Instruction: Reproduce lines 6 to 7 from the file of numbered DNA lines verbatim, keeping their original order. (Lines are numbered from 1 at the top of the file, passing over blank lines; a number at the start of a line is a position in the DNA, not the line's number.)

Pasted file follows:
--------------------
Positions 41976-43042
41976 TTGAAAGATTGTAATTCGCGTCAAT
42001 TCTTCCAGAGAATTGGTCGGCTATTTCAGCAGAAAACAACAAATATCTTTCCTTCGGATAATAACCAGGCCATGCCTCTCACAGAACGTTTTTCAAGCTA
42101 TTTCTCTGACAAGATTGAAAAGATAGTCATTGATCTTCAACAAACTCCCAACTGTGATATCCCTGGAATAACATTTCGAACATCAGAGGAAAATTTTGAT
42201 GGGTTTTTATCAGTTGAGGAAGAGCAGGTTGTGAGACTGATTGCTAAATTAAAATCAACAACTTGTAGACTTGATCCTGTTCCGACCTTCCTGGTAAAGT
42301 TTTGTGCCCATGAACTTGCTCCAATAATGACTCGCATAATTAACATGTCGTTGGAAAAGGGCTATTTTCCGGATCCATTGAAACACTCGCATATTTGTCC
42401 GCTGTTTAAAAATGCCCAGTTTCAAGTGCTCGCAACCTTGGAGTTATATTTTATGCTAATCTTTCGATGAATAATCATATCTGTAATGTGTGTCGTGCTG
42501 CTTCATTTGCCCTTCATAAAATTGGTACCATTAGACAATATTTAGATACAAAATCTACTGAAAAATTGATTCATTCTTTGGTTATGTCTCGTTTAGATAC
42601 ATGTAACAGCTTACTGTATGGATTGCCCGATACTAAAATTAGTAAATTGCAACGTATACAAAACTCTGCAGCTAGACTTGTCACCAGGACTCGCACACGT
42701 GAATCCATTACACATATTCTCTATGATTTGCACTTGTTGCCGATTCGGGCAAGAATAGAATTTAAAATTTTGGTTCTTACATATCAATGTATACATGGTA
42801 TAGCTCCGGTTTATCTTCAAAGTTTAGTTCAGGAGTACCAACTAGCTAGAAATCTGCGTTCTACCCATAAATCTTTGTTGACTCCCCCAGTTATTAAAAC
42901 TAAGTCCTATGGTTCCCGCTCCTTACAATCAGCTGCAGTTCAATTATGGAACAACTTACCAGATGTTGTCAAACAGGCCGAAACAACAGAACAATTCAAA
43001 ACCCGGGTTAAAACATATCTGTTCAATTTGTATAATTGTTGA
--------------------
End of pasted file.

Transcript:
42301 TTTGTGCCCATGAACTTGCTCCAATAATGACTCGCATAATTAACATGTCGTTGGAAAAGGGCTATTTTCCGGATCCATTGAAACACTCGCATATTTGTCC
42401 GCTGTTTAAAAATGCCCAGTTTCAAGTGCTCGCAACCTTGGAGTTATATTTTATGCTAATCTTTCGATGAATAATCATATCTGTAATGTGTGTCGTGCTG